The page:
World Cup 2018: England fans warned by Apple Watch that their heart rate could be reaching dangerous levels during tense penalty shootout victory

Such activity is usually associated with irregular heartbeats and can be a warning of heart attacks

Andrew Griffin@_andrew_griffin
Wednesday 04 July 2018 12:22
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England's goalkeeper Jordan Pickford stops Colombia's forward Carlos Bacca's shot during the penalty shootout at the end of the Russia 2018 World Cup round of 16 football match between Colombia and England at the Spartak Stadium in Moscow on July 3, 2018
England's goalkeeper Jordan Pickford stops Colombia's forward Carlos Bacca's shot during the penalty shootout at the end of the Russia 2018 World Cup round of 16 football match between Colombia and England at the Spartak Stadium in Moscow on July 3, 2018

If you feel like watching England in a penalty shootout could give you a heart attack, you might be on to something. At least if data from fitness trackers is to be believed.

The stress of watching the Colombia game on Tuesday sent pulses rocketing. And some fans wearing Apple Watches were sent messages of concern: ”Apple Watch detected a heart rate that rose above 120 while you appeared to be inactive during the 10-minute period”.

Some found that their heart appeared to be beating more than twice as fast as expected. Charts taken from fitness trackers show heart rates rapidly surging around 9pm, when it became clear the team would have to play through extra time and then penalties.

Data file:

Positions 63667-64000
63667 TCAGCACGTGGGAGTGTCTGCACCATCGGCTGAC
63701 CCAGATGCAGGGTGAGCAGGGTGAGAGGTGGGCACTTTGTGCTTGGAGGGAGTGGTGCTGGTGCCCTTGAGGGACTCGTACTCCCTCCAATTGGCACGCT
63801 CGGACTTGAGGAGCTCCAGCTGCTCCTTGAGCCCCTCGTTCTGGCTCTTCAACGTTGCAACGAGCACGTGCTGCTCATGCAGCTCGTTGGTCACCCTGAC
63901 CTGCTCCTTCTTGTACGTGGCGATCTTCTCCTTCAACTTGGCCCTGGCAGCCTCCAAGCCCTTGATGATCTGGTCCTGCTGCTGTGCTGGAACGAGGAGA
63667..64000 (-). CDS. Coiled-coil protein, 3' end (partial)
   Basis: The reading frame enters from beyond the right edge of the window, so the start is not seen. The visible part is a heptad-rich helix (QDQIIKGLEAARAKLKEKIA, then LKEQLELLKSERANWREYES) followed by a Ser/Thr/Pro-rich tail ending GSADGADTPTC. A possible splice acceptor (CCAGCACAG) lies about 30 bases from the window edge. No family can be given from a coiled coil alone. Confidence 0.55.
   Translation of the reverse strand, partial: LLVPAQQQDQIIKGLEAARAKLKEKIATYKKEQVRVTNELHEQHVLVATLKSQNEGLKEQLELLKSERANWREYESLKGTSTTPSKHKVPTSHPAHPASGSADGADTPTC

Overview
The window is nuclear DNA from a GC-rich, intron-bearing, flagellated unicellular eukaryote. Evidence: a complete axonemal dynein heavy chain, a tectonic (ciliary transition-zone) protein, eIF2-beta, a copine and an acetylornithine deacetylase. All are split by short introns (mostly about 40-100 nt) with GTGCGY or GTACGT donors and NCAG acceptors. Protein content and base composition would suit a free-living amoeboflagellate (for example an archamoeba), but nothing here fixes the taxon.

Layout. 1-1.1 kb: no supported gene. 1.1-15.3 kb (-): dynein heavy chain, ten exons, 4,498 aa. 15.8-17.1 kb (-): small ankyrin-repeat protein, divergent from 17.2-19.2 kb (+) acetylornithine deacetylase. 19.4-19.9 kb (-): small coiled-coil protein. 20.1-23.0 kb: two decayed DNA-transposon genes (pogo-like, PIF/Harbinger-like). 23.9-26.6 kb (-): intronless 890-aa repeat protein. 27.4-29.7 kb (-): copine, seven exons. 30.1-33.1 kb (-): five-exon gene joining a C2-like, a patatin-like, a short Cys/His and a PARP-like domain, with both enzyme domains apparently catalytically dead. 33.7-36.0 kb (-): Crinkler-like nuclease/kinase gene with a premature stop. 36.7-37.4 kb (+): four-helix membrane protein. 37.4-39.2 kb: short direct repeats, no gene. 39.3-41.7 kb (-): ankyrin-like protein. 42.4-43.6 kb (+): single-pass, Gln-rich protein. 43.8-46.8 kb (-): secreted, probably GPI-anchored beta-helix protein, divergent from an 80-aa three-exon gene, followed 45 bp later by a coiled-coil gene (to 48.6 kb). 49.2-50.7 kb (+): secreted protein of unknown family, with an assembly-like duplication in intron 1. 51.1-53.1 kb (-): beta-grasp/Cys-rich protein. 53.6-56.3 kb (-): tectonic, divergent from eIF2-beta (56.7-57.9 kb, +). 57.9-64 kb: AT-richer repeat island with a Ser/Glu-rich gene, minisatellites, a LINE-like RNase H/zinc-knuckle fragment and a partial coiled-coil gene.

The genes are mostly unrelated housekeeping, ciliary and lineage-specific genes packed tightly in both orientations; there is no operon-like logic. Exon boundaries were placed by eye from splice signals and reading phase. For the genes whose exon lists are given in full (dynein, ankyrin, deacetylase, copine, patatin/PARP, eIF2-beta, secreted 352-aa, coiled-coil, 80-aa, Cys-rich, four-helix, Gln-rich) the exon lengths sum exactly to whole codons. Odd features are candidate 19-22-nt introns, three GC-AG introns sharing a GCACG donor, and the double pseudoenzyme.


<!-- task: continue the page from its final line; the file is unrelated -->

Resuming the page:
Some fitness trackers include a special mode that checks for when heart rates spike more than they’d be expected, when their wearers are not apparently doing exercise. Such data can be an early warning of heart trouble, and has been credited with potentially saving the lives of people who were able to spot that they could be having heart attacks.

But the same warnings were triggered during the football match, as the stress of watching England during penalties forced people’s hearts to beat in a way that suggested something was potentially very wrong.

On an iPhone with an Apple Watch, the data can be found inside the Health app, which stores all the information collected from the Apple Watch. To find it, head into the App, click on "Health Data" and choose the "Heart Rate" option, which will show the graph broken down by hours.

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